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An Application of the Expenditure Function in Electricity Pricing: Optimal Residential Time-of-Use Rate Option

Chi-Keung Woo

Year: 1985
Volume: Volume 6
Number: Number 2
DOI: 10.5547/ISSN0195-6574-EJ-Vol6-No2-7
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Abstract:
Caves et al. (1983) recently reported that mandatory time-of-use (TOU) pricing for residential customers served by four Illinois electric utilities fails to pass the cost-benefit test. Gains in economic efficiency are outweighed by the relatively high TOU meter costs. An obvious alternative is to offer a TOU rate option for which customer participation is voluntary (see, for example, Woo et al. [1983, Section D] and Malko and Faruqui [1980, pp. 161-62]). The problem of optimal pricing under self-selection has been analyzed by Faulhaber and Panzar (1977), Panzar and Sibley (1978), and Mirman and Sibley (1980). Following these studies, this paper derives the optimal electricity prices when a customer can choose between paying the TOU rates and the full incremental costs of a TOU meter and remaining on a flat rate schedule. My approach departs from the earlier studies in using the expenditure function to characterize the optimization problem as described by Diamond and McFadden (1974).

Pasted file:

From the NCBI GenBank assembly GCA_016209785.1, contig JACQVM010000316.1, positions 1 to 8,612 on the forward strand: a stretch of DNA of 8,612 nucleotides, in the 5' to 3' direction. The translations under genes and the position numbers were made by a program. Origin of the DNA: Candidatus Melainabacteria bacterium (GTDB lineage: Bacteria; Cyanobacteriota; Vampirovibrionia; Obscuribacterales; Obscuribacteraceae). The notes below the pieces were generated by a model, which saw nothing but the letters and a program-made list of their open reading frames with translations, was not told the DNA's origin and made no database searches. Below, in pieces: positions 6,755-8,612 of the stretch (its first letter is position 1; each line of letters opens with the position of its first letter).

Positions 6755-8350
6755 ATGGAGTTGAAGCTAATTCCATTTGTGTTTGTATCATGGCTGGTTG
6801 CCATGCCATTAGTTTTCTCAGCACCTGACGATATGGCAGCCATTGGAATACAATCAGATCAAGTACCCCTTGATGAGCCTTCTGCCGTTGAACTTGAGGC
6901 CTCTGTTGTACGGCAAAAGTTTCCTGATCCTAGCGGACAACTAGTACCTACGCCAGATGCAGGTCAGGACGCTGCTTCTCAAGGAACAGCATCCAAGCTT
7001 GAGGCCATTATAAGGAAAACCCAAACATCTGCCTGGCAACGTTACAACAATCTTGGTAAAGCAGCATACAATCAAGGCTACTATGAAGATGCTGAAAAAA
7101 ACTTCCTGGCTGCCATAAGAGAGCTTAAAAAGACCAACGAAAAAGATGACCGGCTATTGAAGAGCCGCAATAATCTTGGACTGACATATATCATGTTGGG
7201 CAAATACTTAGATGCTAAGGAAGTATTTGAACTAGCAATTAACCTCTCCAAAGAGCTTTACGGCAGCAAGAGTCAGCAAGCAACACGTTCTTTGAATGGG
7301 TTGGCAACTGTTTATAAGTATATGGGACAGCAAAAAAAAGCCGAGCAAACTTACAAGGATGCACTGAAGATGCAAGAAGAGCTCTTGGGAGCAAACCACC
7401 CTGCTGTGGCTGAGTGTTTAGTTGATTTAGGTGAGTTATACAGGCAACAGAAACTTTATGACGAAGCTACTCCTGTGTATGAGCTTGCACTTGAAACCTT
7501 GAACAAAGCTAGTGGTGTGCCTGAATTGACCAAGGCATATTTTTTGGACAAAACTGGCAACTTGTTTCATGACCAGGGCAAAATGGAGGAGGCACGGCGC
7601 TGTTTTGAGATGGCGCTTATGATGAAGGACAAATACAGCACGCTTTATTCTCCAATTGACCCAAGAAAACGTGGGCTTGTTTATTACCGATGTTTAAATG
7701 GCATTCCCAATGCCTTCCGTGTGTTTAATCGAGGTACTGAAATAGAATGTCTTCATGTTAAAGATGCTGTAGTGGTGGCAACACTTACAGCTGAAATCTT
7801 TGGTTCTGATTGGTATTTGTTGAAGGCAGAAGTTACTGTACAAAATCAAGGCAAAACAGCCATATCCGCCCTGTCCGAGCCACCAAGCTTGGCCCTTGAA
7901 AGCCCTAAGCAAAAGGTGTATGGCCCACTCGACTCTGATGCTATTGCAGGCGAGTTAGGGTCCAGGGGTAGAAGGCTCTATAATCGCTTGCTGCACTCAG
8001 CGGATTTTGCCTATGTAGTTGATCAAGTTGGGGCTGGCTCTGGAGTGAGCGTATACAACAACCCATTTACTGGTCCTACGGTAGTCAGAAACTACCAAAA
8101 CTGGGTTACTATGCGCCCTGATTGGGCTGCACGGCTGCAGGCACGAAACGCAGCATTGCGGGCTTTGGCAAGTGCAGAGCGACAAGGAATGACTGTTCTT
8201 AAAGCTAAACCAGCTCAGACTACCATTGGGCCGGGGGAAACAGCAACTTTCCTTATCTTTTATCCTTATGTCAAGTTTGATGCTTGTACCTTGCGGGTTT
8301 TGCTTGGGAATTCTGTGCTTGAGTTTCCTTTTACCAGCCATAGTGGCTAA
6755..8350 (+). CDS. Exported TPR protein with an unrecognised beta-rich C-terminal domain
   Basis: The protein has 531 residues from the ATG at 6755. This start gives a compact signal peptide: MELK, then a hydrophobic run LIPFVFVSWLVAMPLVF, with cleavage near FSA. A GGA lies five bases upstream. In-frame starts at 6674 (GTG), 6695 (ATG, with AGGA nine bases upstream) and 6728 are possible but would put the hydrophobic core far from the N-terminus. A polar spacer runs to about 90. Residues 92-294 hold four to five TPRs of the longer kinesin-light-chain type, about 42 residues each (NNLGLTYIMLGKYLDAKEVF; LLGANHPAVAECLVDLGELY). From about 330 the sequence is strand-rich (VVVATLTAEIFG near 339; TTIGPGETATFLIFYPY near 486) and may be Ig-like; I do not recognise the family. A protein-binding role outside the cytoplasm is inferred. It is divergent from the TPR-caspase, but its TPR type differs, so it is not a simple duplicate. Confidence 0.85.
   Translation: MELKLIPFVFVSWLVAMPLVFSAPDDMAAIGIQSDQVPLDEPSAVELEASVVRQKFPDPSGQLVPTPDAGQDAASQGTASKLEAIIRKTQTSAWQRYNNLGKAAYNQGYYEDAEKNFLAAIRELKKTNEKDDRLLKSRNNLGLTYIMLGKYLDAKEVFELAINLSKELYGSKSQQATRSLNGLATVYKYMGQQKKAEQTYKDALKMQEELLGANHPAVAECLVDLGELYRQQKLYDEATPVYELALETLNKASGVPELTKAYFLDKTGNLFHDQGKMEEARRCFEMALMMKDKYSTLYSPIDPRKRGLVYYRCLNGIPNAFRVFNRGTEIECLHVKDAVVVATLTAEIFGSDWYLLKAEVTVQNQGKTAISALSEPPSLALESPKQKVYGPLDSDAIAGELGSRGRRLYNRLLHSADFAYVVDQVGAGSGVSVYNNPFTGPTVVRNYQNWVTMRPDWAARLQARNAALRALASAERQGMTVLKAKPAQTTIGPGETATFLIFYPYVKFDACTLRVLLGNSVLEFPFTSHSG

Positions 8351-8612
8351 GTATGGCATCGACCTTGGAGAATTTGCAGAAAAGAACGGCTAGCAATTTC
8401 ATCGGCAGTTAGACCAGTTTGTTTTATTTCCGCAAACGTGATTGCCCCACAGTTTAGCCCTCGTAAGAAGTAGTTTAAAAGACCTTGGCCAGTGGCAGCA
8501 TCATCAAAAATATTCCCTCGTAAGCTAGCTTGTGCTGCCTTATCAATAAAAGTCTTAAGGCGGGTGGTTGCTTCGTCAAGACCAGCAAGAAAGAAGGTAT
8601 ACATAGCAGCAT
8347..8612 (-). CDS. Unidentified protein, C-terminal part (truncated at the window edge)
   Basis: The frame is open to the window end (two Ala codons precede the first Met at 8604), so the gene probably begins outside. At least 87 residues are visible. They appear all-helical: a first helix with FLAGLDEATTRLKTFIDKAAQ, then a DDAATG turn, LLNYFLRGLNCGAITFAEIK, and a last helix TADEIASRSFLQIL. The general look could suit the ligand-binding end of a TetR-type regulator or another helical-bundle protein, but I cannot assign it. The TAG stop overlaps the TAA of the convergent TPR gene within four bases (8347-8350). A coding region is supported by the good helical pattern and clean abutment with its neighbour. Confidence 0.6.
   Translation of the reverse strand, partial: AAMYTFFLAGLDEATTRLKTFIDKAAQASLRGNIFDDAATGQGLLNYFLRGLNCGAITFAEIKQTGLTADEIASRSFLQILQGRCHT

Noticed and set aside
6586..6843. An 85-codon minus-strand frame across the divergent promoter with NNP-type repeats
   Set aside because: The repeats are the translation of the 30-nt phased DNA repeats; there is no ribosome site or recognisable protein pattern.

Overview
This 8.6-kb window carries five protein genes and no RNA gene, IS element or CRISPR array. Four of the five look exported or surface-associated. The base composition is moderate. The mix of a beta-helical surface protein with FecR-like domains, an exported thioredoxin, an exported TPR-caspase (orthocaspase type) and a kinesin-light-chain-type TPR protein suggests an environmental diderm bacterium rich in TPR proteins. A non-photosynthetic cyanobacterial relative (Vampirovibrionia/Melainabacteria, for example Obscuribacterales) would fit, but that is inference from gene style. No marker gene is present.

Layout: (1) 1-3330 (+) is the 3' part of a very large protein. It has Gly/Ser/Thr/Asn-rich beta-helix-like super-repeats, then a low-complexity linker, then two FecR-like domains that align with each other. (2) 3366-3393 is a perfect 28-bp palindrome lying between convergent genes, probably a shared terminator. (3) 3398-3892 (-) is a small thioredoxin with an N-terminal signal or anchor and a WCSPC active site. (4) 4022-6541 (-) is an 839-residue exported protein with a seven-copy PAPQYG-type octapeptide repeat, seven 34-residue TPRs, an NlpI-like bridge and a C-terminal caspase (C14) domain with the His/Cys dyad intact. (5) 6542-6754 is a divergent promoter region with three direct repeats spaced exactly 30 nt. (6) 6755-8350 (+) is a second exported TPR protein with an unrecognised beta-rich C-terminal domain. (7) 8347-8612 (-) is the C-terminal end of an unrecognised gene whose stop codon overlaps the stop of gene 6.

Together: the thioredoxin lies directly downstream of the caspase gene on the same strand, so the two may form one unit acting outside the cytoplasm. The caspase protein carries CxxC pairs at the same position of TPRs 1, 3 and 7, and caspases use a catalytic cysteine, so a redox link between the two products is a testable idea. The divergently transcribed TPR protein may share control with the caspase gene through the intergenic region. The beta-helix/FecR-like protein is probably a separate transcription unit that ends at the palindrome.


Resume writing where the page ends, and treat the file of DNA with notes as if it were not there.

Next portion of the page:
A Welfare Measure of a New Type of Energy Assistance Program

Kenneth W. Costello

Year: 1988
Volume: Volume 9
Number: Number 3
DOI: 10.5547/ISSN0195-6574-EJ-Vol9-No3-6
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Abstract:
The sharp increase in utility rates since the 1970s has inflicted great hardship on low-income households. For many, paying their utility bills means sacrificing the purchase of other commodities essential to their economic well-being.' Another symptom of this problem is exhibited by the increased number of low-income people whose utility service has been cut off. Energy assistance programs have been instituted to cope with this serious problem. The major objectives of these programs are: (a) to make energy more affordable to the poor, thereby reducing the number of service disconnections, and (b) to limit how much the poor must pay for energy so that more funds are available for purchasing other essential commodities.





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